17 February / 2 March
'Tyro' means 'Recruit'. No sooner had St Theodore entered the Marmarite regiment of the army in the town of Amasea than a persecution of Christians broke out under the Emperors Maximian and Maximinus. Theodore did not attempt to conceal that he was a Christian, and was brought to trial and imprisoned in a prison that was then locked and sealed. The wicked judge intended him to die of hunger, but the Lord Christ Himself appeared to Theodore in the prison and encouraged His martyr with these words: 'Fear not, Theodore; I am with thee. Take no more earthly food and drink, for thou shalt be in the other life, eternal and unending, with Me in heaven.' Then a multitude of angels appeared in the prison, and the whole place shone with light. The warders on duty saw the angels in white apparel and were filled with fear. Then St Theodore was taken out, tortured and condemned to death. He was thrown into fire, and gave his soul to the most high God. He suffered in 306. Our Holy Fathers Theodosius the Bulgarian and Romanus.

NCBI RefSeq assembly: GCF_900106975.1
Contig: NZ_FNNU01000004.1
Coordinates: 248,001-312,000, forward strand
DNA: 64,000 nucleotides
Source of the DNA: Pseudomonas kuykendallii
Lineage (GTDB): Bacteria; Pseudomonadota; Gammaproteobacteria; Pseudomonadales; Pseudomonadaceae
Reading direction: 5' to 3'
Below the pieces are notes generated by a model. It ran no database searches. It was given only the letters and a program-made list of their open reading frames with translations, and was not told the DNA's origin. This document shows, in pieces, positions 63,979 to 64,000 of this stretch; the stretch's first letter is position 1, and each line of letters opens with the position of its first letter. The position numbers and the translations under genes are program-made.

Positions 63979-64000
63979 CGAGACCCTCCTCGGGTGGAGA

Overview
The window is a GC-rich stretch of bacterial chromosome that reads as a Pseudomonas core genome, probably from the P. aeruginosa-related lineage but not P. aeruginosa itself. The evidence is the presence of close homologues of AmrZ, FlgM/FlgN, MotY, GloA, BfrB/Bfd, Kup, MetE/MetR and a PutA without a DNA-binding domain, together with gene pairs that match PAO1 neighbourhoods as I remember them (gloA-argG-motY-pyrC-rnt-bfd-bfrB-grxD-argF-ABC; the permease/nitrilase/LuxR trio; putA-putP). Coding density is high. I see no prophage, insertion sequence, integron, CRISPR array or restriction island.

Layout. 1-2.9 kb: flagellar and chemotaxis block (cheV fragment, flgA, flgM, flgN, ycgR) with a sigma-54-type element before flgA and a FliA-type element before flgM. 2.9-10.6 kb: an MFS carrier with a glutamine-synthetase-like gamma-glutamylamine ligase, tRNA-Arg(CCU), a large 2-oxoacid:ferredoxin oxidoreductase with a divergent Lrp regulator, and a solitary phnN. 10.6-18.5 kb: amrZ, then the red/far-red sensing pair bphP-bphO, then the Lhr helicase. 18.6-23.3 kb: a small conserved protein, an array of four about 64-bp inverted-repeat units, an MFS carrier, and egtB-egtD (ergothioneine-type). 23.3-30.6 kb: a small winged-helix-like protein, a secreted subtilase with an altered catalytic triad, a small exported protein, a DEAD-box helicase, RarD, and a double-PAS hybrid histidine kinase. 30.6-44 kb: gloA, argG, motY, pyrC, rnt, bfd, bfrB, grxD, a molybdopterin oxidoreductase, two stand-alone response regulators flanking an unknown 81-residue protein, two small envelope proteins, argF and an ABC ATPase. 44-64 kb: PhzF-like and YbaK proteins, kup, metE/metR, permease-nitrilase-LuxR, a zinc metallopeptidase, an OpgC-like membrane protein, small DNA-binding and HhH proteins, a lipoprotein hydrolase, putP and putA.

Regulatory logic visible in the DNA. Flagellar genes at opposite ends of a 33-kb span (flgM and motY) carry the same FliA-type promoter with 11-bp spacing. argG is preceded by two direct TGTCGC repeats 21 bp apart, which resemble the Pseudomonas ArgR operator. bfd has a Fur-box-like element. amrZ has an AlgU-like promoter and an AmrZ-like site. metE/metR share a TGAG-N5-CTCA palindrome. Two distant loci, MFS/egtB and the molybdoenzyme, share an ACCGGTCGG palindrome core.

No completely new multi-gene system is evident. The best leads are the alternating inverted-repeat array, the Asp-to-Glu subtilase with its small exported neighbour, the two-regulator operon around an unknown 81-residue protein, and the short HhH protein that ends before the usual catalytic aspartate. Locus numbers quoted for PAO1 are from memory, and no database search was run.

Irish by birth, St. Finan of Lindisfarne became a monk at Iona and upheld the Celtic traditions against the encroachment of Roman usage. Finan baptised Penda, ruler of the Middle Angles, and Sigebert, ruler of Essex. Elected bishop of Lindisfarne in 651, Finan sent missionaries to Mercia and to Essex. He also debated Ronan, an Englishman, about the correct way to calculate the date of Easter. On the Holy Island, he built a wooden cathedral, the roof of which was thatched with seagrass. (A later abbot removed the thatching and covered the building with lead). Finan died in 661, and St. Cuthbert succeeded him as abbot.